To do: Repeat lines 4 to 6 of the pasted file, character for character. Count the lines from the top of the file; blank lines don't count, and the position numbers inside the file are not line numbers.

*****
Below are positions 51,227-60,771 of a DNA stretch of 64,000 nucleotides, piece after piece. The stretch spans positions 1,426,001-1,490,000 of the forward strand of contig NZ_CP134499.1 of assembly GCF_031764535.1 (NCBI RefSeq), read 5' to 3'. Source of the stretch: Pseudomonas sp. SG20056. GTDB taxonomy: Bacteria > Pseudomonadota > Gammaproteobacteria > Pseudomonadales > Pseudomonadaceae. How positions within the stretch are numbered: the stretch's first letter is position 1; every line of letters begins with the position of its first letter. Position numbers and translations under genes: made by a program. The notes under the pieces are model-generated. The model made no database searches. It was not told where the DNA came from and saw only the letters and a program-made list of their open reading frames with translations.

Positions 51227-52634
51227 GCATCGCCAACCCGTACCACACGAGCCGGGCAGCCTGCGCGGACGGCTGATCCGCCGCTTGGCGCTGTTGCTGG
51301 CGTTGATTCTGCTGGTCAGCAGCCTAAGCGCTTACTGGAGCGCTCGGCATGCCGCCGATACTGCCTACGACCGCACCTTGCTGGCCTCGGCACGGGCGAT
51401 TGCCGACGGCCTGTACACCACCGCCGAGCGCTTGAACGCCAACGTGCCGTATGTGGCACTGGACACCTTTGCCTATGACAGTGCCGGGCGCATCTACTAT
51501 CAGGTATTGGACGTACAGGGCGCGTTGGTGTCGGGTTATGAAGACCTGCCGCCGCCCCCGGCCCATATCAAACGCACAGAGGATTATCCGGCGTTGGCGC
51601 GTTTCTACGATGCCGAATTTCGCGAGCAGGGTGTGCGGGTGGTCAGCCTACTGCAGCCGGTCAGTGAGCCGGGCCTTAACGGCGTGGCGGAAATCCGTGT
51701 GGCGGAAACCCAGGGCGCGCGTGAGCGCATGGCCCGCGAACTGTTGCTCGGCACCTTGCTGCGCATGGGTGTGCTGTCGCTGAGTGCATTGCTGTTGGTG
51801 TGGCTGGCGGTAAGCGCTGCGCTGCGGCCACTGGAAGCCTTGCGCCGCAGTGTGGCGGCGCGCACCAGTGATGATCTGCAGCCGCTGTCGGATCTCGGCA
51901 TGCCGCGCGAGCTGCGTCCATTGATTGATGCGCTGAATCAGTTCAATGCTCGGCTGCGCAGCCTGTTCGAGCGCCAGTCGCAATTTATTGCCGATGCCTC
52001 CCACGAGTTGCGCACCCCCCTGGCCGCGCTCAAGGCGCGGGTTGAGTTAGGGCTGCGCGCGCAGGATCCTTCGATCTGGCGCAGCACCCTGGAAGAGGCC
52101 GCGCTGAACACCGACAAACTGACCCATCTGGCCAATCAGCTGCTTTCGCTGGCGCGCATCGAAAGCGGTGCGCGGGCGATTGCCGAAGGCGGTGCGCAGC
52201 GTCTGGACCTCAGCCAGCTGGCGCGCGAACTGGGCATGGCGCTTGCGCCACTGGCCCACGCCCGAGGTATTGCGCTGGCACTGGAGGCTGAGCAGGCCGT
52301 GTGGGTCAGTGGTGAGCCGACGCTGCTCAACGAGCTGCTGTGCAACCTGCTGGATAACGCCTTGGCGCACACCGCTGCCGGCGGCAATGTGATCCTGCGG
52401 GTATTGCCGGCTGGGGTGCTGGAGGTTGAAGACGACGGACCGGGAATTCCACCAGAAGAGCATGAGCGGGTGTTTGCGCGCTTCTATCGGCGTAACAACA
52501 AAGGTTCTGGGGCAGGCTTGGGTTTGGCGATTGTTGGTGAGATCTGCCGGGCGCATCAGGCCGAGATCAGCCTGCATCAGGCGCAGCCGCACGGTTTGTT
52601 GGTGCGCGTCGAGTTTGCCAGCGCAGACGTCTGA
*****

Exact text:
51301 CGTTGATTCTGCTGGTCAGCAGCCTAAGCGCTTACTGGAGCGCTCGGCATGCCGCCGATACTGCCTACGACCGCACCTTGCTGGCCTCGGCACGGGCGAT
51401 TGCCGACGGCCTGTACACCACCGCCGAGCGCTTGAACGCCAACGTGCCGTATGTGGCACTGGACACCTTTGCCTATGACAGTGCCGGGCGCATCTACTAT
51501 CAGGTATTGGACGTACAGGGCGCGTTGGTGTCGGGTTATGAAGACCTGCCGCCGCCCCCGGCCCATATCAAACGCACAGAGGATTATCCGGCGTTGGCGC